Barcelona Part One

We were in Barcelona in April. It would be hard to imagine a more beautiful city. My jaw was perpetually dropped and I drove my husband bonkers pointing out every single gorgeous house and building (which is sort of all of them). He was so good about it though - "Yes, that is beautiful.", "Yes, I do see the fresco detail now that you point it out.",  "Mmm, even more beautiful than the last one". He is such a good husband that way - he supports what I'm passionate about by pretending to know what a fresco is. So sweet.

I am not exaggerating when I say, every single house and building looks like this. Street after street, in every part of the city. It is just so beautiful. I dragged my poor family several hundred blocks to see something I have been waiting to see for as long as I can remember. They were getting a bit cranky and at one point Will said, "This better be good". So, when we rounded the corner and came upon this:

Well, it all worked out. (I think he said, Woooah, holy sh#*! or something along those lines) La Sagrada Familia. All it is promised to be and more. I could have sat and looked at it for days. The photograph does not do it justice. It is one massive, detailed, craggy, wonder of a building.

It is a Roman Catholic church designed by Antonio Gaudi and has been under construction since 1882. It is projected to be complete in 2026. In regard to the timeline for the construction of the building, Gaudi is reported to have said, "My client is not in a hurry".

Another beautiful part of the city is the Barri Gothic. It is the ancient part of the city with winding alleys and a massive cathedral.

I'm telling you these European churches are mind blowing. I have seen so many pictures of them, but I was really thankful to be able to stand in one and just be overtaken with awe. I really don't think God likes these churches any more than say, ones made from former home improvement stores, but I cannot deny that I felt the holiness of this place.

The one thing we found difficult about Barcelona was a cultural thing (of course - there is really only ever one problem with leaving one's country and that is the problem of entering another culture). The Spanish have very strange eating times. Honestly, there is one thing you do not mess with and that is my access to food. On our first day, we were all done with site-seeing etc. and we were ready to chow down. It was 6:30 pm. Dinner time right? Not so much. We literally could not find an open restaurant. We walked and walked and were totally bewildered - and SUPER cranky. Finally we just stood outside of one that looked promising and waited. And waited. 8:30 pm and the doors finally opened. Seriously - the entire city (maybe the entire country?) is like this. They eat in the morning and go to work and then they eat a very large LATE lunch - from 2:00-4:00. Then I have no idea what they do - go back to work maybe? Then they eat dinner at what is basically my bedtime. I honestly thought we might have to leave once I realized this. I cannot eat that late - I will not sleep. And sleep is only second to eat on the list of things I really, really like to do. Such is the hazard of traveling to the unfamiliar.  Here is us finally sitting down to dinner that first night. Can you see how hungry we are? We were trying to get the pasta out of that thing in the wall (No, we were not. That would be gross).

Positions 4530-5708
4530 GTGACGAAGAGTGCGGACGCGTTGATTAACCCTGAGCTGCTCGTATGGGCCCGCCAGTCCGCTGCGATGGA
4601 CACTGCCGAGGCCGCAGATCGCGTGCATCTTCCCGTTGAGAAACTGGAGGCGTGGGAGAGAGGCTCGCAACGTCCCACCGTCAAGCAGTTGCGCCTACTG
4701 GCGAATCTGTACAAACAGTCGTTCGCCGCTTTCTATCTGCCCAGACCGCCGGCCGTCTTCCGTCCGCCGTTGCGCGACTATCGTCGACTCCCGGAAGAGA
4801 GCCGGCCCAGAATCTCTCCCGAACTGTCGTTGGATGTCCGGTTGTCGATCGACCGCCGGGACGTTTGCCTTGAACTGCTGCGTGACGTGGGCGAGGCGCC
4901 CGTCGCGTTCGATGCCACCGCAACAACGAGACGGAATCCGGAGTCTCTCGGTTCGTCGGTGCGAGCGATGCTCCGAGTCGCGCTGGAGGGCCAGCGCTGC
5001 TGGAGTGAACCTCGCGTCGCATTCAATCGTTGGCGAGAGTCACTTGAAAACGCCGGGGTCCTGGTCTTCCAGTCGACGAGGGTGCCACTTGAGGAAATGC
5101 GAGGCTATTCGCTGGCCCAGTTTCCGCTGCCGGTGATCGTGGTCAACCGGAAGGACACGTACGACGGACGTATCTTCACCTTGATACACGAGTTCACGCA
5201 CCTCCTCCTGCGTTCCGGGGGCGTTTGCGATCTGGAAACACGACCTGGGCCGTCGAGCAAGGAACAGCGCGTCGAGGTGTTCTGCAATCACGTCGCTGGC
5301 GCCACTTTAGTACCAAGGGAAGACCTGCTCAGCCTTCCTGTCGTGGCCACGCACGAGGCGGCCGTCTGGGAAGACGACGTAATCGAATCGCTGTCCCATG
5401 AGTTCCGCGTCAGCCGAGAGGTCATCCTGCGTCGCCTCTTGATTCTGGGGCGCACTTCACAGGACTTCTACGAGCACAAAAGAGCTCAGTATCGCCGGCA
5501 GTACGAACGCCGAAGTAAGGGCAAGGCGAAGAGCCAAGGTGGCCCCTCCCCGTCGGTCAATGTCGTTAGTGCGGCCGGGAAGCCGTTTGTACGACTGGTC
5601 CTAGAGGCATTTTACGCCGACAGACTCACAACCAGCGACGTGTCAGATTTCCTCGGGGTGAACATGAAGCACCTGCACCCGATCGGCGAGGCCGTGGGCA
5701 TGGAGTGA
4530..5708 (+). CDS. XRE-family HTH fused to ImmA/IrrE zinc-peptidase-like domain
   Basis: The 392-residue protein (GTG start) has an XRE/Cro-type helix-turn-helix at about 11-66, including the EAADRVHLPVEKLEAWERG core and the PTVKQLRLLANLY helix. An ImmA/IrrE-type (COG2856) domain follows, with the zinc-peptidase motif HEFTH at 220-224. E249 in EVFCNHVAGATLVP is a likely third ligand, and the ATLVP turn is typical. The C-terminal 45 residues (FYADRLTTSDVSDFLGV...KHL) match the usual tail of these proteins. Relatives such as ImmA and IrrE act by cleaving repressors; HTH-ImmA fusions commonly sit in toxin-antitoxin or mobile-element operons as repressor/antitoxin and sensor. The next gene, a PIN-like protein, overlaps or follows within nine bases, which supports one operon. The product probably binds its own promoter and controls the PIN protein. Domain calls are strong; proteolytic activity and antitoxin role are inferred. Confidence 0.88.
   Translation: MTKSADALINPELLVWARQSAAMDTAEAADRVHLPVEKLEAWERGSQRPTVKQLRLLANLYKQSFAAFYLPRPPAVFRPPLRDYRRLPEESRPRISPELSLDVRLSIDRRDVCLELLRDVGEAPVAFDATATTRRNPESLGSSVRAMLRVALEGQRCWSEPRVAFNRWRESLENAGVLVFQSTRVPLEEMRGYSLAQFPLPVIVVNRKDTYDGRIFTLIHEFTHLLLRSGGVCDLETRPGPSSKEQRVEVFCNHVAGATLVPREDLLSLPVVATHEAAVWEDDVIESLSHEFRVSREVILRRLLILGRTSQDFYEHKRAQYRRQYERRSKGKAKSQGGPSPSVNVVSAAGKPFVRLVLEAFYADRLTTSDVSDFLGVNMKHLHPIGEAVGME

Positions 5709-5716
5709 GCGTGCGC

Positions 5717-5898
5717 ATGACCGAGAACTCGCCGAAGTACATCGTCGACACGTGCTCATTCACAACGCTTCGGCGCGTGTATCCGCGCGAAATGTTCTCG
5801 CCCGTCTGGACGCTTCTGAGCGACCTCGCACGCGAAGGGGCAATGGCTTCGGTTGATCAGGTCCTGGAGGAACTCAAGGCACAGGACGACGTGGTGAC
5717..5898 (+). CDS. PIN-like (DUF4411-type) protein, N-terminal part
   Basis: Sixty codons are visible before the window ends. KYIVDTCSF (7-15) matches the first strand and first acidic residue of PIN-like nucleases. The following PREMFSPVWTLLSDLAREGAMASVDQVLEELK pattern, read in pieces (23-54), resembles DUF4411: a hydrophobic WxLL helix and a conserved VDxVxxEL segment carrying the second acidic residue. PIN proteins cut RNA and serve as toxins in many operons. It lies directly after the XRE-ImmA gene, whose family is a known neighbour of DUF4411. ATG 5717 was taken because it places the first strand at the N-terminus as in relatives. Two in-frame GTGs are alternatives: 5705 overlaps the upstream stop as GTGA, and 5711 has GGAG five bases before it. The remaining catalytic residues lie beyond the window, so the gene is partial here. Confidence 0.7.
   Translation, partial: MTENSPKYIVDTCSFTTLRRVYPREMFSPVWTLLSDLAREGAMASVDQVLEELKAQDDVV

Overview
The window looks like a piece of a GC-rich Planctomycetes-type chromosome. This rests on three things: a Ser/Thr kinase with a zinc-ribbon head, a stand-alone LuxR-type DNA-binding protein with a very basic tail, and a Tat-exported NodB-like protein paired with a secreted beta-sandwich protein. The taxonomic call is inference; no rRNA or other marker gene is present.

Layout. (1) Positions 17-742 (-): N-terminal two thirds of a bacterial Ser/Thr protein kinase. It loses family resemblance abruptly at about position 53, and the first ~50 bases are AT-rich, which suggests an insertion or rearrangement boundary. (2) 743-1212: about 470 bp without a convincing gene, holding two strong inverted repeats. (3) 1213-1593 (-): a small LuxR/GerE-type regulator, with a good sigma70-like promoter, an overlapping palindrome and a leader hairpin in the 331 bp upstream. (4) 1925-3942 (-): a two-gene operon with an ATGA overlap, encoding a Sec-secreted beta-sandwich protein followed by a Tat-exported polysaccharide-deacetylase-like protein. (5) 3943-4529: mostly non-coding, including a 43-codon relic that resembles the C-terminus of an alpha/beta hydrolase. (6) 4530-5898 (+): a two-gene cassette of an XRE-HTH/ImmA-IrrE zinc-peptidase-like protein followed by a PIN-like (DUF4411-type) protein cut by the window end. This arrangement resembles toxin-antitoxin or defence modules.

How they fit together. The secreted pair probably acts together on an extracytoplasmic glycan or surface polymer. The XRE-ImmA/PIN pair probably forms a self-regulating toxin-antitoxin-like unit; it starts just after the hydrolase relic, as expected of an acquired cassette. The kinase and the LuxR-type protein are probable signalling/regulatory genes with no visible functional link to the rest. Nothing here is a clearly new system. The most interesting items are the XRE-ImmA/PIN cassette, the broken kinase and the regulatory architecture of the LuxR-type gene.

It was an Italian restaurant! We had Spanish tapas the next day - yum. But, my favorite meal in Barcelona was sushi. Sushi is my favorite meal anywhere. More Barcelona coming soon. Have a fantastic day/night wherever you are!

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